Africa-1, after a long time, is a large-span telco-consortium led transcontinental submarine cable system primarily focused on East Africa, tough anchored to Europe and Asia. It’s a “T” shaped cable system from Karachi (Pakistan) to Marseilles (France) with a branch to East Africa starting close to Somalia in the horn of Africa, that goes till Mtunzini (South Africa) with branches enroute. Deviating slightly, Marseilles has gained iconic status with respect to termination point of submarine cables landing in Europe and is referred interchangeably while referring to France. This article takes a closer look at Africa-1 architecture, connectivity options it will bring, relevance with respect to other cable systems - existing and under construction, challenges it's likely to face and the difference it will make to the connectivity landscape of East Africa.
Africa-1 cable system has an interesting combination of 14 consortium members and will connect 8 African countries – Somalia, Kenya, Tanzania, Madagascar, South Africa, and Sudan, Djibouti and Egypt, other than Pakistan, UAE and Marseilles. Arguably Madagascar, Somalia and Sudan are unlikely to contribute much to the identity or architecture of the cable system beyond organic growth in capacity consumption with growth of wireless broadband. Hence it practically connects Kenya, Tanzania and South Africa. For South Africa it will be the 3rd cable system after SEACOM and EASSy on the eastern side and 12th cable system otherwise. For Tanzania it will be the 3rd cable system overall after SEACOM and EASSy. For Kenya it will be the 6th cable system after SEACOM, EASSy, TEAMS, PEACE and DARE1, with last 2 under construction.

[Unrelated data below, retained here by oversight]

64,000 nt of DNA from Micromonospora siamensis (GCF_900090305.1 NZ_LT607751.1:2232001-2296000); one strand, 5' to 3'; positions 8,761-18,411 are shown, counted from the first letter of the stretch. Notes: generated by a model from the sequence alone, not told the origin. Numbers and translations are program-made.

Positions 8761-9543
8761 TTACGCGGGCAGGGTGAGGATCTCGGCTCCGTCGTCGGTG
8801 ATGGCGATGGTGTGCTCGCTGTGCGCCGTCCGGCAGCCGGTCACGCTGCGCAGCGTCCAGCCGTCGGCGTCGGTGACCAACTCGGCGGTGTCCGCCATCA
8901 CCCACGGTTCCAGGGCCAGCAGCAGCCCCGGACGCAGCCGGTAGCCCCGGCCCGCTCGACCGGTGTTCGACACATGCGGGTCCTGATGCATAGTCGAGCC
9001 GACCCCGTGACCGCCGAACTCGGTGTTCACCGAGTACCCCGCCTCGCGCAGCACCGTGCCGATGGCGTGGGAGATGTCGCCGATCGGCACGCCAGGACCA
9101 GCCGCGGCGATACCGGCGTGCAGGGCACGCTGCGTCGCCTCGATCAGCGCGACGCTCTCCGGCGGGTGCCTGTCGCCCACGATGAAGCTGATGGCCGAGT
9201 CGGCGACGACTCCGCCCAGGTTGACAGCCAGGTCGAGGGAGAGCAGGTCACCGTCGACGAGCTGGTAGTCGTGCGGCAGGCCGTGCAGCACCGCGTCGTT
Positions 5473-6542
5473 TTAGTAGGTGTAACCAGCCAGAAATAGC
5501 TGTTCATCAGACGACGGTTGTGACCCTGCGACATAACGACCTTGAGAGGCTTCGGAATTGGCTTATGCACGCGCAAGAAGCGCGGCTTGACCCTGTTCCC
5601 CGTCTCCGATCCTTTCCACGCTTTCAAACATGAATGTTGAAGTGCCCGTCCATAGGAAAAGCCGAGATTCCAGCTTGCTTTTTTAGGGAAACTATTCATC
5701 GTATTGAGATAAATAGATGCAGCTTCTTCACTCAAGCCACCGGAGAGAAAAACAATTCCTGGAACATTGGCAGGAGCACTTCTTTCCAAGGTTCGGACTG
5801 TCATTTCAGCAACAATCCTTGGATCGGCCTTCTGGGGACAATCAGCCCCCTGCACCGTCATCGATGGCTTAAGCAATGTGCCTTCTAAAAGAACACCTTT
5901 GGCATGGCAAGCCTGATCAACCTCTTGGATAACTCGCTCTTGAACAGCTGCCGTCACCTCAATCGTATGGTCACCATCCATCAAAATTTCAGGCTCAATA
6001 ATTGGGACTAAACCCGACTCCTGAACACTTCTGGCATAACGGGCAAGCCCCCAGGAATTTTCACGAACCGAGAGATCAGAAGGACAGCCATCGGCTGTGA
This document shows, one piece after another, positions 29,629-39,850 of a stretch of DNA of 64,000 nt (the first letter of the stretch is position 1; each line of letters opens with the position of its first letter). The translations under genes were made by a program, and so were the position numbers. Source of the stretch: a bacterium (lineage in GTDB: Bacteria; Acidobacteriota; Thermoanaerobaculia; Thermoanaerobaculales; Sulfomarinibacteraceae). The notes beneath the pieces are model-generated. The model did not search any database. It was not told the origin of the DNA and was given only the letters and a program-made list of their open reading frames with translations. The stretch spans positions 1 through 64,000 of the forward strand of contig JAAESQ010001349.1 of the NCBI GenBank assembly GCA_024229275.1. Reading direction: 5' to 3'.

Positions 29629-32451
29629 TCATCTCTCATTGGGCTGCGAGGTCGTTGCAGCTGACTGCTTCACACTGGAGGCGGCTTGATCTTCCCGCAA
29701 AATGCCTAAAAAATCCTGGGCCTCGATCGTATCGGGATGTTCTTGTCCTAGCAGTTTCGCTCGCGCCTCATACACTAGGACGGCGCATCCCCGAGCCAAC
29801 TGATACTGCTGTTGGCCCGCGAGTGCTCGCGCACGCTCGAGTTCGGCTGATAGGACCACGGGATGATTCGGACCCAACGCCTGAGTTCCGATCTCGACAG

The 14 consortium members of Africa-1 includes 4 global telco carriers - Airtel, PCCW Global, BICS and China Telecom, 5 African telco carriers - MTN Group (South Africa), Mauritius Telecom (Mauritius), Telecom Egypt (Egypt), Sudatel (Sudan), Zain Sudan and Telma (Telecom Malagasy from Madagascar), 3 telco carriers from Middle East - Etisalat (UAE), STC (Saudi) and PTCL (Pakistan) and 1 non-telecom member Al Asab Trading Company. Telkom South Africa was also part of the consortium initially but dropped out later.
Africa-1 will be operational 12 years after SEACOM and EASSy were commissioned in 2009 and 2010 respectively. While SEACOM and EASSy have similar route to Africa-1, there are notable differences too. SEACOM is essentially a 3-segment cable system. The East African segment is owned and operated by SEACOM, while it has leased fiber pair in TGN-Eurasia for Egypt to India from Tata Communication and fiber pair in TE-North for Egypt to Marseilles from Telecom Egypt. Thus the three segments are managed by different parties and that could possibly have operational overheads and restrictive with respect to upgrades. EASSy extends till Sudan, though the preferred approach is to interconnect with other cable systems in Djibouti for reaching Marseilles and other European destinations. Thus EASSy is predominantly used for connectivity from South Africa to Djibouti. However what works in favor of SEACOM and EASSy is the extensive terrestrial fiber infrastructure they have developed along East Africa that also extends subsea connectivity to 12 landlocked countries. The 5 African telco carriers in Africa-1 consortium are not known to have noteworthy terrestrial fiber footprint except possibly MTN Group in South Africa and Airtel in Kenya and Tanzania.
The absence of Liquid Telecom in the consortium is noticeable. They made an ambitious start 2-years back to develop submarine cables and conceptualized a cable system Liquid Sea. However they have not had vocal presence in the submarine cable community lately. It’s possible that they are more focused on developing their pan Africa terrestrial fiber footprint in 2019 to unmatched supremacy bridging the long awaited east-west divide with terrestrial connectivity from Nairobi to Lagos. With that as their key strength and differentiator refocus on submarine cables in 2020. That for sure is an interesting strategy and they seem to be making rapid progress.